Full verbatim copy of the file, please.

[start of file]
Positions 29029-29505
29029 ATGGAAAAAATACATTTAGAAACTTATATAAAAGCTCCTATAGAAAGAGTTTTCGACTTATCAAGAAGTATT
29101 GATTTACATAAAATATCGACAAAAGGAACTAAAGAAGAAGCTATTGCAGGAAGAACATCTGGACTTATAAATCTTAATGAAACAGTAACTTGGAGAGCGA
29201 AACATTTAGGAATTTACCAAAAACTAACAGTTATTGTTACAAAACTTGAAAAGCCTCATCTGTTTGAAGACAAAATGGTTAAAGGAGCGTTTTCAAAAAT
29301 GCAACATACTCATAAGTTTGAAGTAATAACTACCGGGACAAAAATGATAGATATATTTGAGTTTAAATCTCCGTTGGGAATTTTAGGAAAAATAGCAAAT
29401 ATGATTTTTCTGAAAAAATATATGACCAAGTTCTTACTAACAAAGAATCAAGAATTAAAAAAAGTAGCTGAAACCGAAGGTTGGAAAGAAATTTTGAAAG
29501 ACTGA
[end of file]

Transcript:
Positions 29029-29505
29029 ATGGAAAAAATACATTTAGAAACTTATATAAAAGCTCCTATAGAAAGAGTTTTCGACTTATCAAGAAGTATT
29101 GATTTACATAAAATATCGACAAAAGGAACTAAAGAAGAAGCTATTGCAGGAAGAACATCTGGACTTATAAATCTTAATGAAACAGTAACTTGGAGAGCGA
29201 AACATTTAGGAATTTACCAAAAACTAACAGTTATTGTTACAAAACTTGAAAAGCCTCATCTGTTTGAAGACAAAATGGTTAAAGGAGCGTTTTCAAAAAT
29301 GCAACATACTCATAAGTTTGAAGTAATAACTACCGGGACAAAAATGATAGATATATTTGAGTTTAAATCTCCGTTGGGAATTTTAGGAAAAATAGCAAAT
29401 ATGATTTTTCTGAAAAAATATATGACCAAGTTCTTACTAACAAAGAATCAAGAATTAAAAAAAGTAGCTGAAACCGAAGGTTGGAAAGAAATTTTGAAAG
29501 ACTGA